Call for bikeshed -- break replacement in expression switch
maurizio.cimadamore at oracle.com
Thu May 16 20:34:03 UTC 2019
On 16/05/2019 21:04, Brian Goetz wrote:
> The notion of “reserved word” is insufficiently precise. More
> precisely, yield is a _reserved type identifier_, like `var`. That
> means that you cannot have a class called `yield`, but you can have
> local variables, or methods, or fields, or type variables, with that
Yep - but it's also different from 'var' in the sense that 'var' never
had to fight with ambiguities with method names because it only applied
to the 'type' part of a variable declaration, which is either a
(possibly qualified) identifier (possibly followed by '<'). Parenthesis
were never allowed where 'var' as a type was expected.
For yield Eamon is right - there's a new kind of ambiguity.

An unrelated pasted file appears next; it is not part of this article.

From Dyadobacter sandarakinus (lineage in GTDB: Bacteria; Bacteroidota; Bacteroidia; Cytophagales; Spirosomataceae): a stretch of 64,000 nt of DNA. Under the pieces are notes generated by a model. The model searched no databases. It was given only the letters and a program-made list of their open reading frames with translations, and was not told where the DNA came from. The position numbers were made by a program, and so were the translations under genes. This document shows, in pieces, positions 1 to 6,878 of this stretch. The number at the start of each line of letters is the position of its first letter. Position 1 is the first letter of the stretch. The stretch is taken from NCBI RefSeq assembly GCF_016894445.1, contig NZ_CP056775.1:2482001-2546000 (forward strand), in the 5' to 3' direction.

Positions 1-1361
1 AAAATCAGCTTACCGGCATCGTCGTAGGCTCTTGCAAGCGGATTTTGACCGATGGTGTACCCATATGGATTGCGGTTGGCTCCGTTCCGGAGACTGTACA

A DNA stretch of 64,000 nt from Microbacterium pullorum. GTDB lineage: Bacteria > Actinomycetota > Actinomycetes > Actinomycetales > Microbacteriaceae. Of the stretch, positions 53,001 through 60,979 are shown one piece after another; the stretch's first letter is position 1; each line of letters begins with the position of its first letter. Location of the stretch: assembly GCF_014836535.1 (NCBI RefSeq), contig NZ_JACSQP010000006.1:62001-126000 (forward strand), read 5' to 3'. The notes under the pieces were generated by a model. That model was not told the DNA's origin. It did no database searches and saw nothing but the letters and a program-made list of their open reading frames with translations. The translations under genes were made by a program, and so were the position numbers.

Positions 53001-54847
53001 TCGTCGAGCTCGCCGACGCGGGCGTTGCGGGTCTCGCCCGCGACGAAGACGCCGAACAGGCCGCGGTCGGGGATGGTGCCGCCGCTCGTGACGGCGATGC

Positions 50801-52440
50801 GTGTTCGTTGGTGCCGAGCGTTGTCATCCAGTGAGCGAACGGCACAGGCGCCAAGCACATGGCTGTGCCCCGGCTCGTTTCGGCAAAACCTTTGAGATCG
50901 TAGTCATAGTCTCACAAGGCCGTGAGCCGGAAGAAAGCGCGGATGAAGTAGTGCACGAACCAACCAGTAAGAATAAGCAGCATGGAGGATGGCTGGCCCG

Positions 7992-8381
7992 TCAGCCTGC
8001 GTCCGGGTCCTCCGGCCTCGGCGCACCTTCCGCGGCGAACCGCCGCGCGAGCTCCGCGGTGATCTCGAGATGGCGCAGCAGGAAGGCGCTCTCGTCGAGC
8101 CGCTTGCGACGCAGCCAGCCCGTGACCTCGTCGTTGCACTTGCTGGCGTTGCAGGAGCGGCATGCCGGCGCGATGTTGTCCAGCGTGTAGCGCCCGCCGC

On the other hand is a trivial one to resolve, given what we're
discussing now is something like
so, as soon as the compiler sees a "(" it will say: "ok, that's not a
new yield statement".
> for further guidance on the fine degrees of shading between keywords,
> context-sensitive keywords, reserved identifiers, and reserved type
>> On May 16, 2019, at 3:56 PM, Éamonn McManus <emcmanus at google.com
>> <mailto:emcmanus at google.com>> wrote:
>> "yield" isn't a reserved word, is it? Doesn't that mean that
>> `yield(5);` is ambiguous?
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